Kane, who is healthier than an ox that takes activated charcoal, will definitely start against the USA. And if England get the result they need, then perhaps Southgate will take the chance of resting him and his (fully functional) ankles against Wales. Probably the wrong way round, those two games, from an England point of view: the USA leave a lot more space to run into than the Welsh. But then none of this really matters, since Kane is fine, and his ankles are fine, and nobody needs to worry about anything.

Pickford: ‘Our real aim is to win the World Cup’

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IN THE CHANNELS

Hey look, it’s England’s two false nines. Now, there’s a thought… has anybody ever tried playing two false nines, both at the same time? In something we’re calling a 4-4-2-0? Or is this World Cup fever starting to get to us just a little.

HAT TIP

Last night, Canada battered Belgium all over the pitch, and lost 1-0. A cruel lesson in the realities of a World Cup, perhaps, or maybe just one of those things. Either way, Canada coach John Herdman wasn’t too downhearted: “We’re gonna go and ‘F’ Croatia, that’s as simple as it gets. That’s our next mission now.”

If you’re wondering, kids, the “F” stands for “football”.

Canada’s first men’s World Cup since 1986 is a great story made up of a lot of great stories, and Herdman’s stands out. Bounced out of English coaching thanks to his total lack of a playing record, he went from County Durham to Canada via New Zealand and acquired a reputation as a maverick, as a genius, as a weirdo. He also, according to Joshua Kloke’s excellent profile over on the Athletic, once got arrested just for asking questions.

In 1993, a 17-year-old Herdman […] boarded a flight to Spain and began chatting with the pilots. His cheeky side got the best of him, and while discussing the film Top Gun, he coyly asked if he had a bomb, what would happen? “You’re not aware of the consequences of that sort of conversation,” he says. Herdman was arrested once the plane landed in Spain before being released. “A lot of learnings happened for me very young,” he says.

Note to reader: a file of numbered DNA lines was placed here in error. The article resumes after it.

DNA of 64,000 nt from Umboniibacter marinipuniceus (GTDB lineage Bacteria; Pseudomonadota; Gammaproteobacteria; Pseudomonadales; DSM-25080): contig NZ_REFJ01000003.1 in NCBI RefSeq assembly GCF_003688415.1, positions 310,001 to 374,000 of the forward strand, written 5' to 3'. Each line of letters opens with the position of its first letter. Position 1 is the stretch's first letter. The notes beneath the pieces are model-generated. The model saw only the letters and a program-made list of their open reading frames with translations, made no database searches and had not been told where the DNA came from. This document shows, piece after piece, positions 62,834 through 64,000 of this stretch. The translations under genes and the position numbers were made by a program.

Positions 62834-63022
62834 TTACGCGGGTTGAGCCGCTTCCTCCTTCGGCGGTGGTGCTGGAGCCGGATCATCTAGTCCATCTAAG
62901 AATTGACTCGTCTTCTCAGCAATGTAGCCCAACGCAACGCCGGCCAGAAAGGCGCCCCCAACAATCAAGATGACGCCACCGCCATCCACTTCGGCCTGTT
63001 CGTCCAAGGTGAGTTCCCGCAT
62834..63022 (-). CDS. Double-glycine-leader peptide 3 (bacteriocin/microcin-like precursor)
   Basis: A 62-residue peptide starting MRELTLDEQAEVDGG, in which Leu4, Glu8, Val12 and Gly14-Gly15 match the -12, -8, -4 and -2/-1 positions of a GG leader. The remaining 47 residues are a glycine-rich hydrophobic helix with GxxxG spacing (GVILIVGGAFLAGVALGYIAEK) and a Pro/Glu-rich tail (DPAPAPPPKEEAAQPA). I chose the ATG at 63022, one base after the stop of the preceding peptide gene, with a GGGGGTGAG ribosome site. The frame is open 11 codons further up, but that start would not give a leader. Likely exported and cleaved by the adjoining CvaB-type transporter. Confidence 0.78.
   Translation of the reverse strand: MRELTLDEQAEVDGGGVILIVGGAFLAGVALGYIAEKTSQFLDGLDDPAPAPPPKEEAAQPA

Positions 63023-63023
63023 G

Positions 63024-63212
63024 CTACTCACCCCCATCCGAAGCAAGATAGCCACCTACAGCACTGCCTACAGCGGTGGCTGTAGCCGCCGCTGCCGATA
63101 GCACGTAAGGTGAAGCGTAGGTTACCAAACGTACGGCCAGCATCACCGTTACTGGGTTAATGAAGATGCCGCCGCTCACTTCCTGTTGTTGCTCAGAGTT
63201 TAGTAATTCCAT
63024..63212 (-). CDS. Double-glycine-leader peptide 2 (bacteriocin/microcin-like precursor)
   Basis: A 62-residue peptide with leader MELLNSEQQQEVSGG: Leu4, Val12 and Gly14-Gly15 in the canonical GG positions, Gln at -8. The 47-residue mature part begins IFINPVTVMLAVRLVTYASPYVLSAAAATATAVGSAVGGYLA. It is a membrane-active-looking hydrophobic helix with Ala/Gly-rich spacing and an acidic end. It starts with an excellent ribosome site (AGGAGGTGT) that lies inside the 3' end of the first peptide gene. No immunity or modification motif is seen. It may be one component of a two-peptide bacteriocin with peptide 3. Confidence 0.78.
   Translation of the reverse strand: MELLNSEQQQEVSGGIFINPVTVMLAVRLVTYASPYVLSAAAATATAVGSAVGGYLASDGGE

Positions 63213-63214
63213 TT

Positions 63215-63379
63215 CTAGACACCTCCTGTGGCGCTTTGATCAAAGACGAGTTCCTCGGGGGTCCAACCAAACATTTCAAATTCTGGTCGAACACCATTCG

If you like “mad genius” coaching stories – that delightful place where Brian Clough meets David Brent meets TED Talks – then this is pure catnip. Here’s how he dealt with the fistfights that broke out during his first day in charge of Canada’s men’s team:

“Having filmed training via a drone, Herdman pulled his team together to show them footage of the aftermath of the punch-ups rather than the session. Players from different backgrounds stuck together, and walked their separate ways when the fights broke out.

‘This is why you’ve not qualified for a f***ing World Cup. Unless you f***ing fix this, we are going nowhere,’ he remembers telling his team. ‘Because when the s*** hits the fan, when things get tough, this team splits.'”

And here he is, back in the day, trying to persuade the English to play futsal.

COMING UP

Switzerland vs. Cameroon, Uruguay vs. South Korea, Portugal vs. Ghana, then Brazil vs. Serbia. And then everybody will have played once, and we’ll be able to work out the winner!

More Andi Thomas tomorrow. But no more on Harry Kane’s ankles. Because they’re fine. Totally fine. Completely fine.